More than any type of software, the security of ERP systems is largely dependent on the configuration of your platform. Haphazard customizations, improper credentials, open ports—any number of gaps remaining from implementation could potentially put your business at risk.

    In fact, the Digital Shadows and Onapsis research cited in the DHS warning mentioned above identified hundreds of exposed ERP configuration files, which bad actors can—and do—leverage when planning future attacks.

     SOLUTION:  You can never be too thorough when integrating your ERP software into your day-to-day business operations, and there are myriad ways in which an ERP implementation can fail. That’s why it’s critical that your business takes its time, solicits the help of your IT team and does everything in its power to tighten all the security screws at all stages of integration; your data will be thankful.

      4. Human Error: Vet and Train Those With Access

     
    Sometimes the culprit of an attack isn’t external—it’s from within.

    A 2016 IBM report found that up to 60 percent of cyberattacks result from the actions of someone within the business itself, often unwittingly.

    Regardless of whether their intent is malicious, employees within an organization can jeopardize sensitive business and consumer data if not thoroughly vetted. Those with unfettered access to system processes have the ability to alter software functionality, making proper safeguarding of ERP security access all the more critical.

     SOLUTION:  The single most effective way to combat this issue is to authorize only the most trusted individuals to carry out vital ERP system processes. It’s also imperative to provide an adequate amount of training to those operating the software, even at the lowest level.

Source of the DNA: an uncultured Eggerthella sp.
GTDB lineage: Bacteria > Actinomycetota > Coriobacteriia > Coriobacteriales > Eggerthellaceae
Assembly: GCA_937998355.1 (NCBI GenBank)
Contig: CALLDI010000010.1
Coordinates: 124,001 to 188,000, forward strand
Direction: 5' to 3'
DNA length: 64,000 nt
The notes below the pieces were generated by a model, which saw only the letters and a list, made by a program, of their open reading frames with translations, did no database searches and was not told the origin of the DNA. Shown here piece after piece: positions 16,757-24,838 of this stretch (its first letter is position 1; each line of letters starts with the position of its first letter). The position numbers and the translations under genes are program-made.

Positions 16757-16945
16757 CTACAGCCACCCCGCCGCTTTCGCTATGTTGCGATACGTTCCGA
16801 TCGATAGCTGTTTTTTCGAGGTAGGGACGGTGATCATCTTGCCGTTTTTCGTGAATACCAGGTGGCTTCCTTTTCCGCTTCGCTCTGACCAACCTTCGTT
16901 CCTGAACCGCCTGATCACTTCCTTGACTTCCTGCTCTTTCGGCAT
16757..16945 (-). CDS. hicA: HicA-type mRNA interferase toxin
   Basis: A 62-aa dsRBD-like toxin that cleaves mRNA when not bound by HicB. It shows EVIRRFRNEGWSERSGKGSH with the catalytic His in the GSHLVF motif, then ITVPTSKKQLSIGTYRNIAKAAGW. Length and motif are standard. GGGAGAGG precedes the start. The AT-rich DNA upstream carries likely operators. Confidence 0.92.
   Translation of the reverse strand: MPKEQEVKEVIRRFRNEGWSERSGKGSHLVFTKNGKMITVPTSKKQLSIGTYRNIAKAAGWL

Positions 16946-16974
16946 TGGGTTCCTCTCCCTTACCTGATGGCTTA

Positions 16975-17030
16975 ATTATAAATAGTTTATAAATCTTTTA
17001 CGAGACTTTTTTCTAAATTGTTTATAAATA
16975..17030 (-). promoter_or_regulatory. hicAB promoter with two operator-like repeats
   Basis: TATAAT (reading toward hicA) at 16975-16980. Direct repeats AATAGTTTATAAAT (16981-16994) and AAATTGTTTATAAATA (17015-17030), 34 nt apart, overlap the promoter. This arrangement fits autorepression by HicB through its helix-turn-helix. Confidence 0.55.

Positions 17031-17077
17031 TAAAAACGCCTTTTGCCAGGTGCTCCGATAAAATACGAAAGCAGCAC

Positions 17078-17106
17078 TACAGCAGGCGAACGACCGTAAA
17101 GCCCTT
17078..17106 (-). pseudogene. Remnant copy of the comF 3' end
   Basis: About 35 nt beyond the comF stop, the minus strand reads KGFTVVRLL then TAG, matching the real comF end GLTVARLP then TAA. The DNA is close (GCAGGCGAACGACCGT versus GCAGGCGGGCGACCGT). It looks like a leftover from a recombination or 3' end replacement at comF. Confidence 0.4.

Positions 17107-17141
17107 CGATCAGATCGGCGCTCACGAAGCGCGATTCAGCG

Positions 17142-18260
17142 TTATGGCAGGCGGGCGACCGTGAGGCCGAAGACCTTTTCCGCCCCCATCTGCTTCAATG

And once access is granted, maintain a comprehensive log of changes made, and the users who made them, so that you have all the information necessary if an audit is needed.

      5. Law-Breaking: Ensure Compliance With Regulatory Standards

     
    Whether you’re storing customer credit card information or confidential health data, a variety of government-mandated regulations exist to protect sensitive consumer information. Privacy laws are especially commonplace in Europe, where GDPR recently went into effect, but in today’s global internet marketplace, they affect American companies all the same.

    Those that don’t adhere to these standards will pay a steep price—not just in reputational damage, but monetary damage as well.

    In 2016, regulators hit British telecommunications company Vodafone with seven-figure fines after misappropriating user data. In the U.S., look no further than Facebook’s recent misdeeds to see how privacy breaches can devastate a company’s reputation.

     SOLUTION:  First and foremost, always pay close attention to and abide by your industry-specific requirements. Credit card numbers and social security data should always be heavily encrypted, and other common requirements include firewalls, foolproof passwords and other back-end precautionary measures.

    If your ERP software doesn’t have these compliance standards built in, it might be time to consider upgrading to one that does. Our comprehensive list of ERP software vendors is a good place to start.

    Next Steps

    The solutions outlined above should go a long way in protecting your valuable ERP data from unwanted breaches, but cyberattacks are a constantly evolving threat. It’s therefore critical that, in addition to our recommendations, you:

    • Ask your ERP vendor if there are security issues or vulnerabilities specific to their software that you should be aware .
    • Remain informed of what’s going on in the world of ERP and cybersecurity (our Resources page is a great way to stay in the know).
    • Call one of our knowledgable software advisors, who are ready and willing to answer all of your questions. Give them a ring at (844) 686-5616.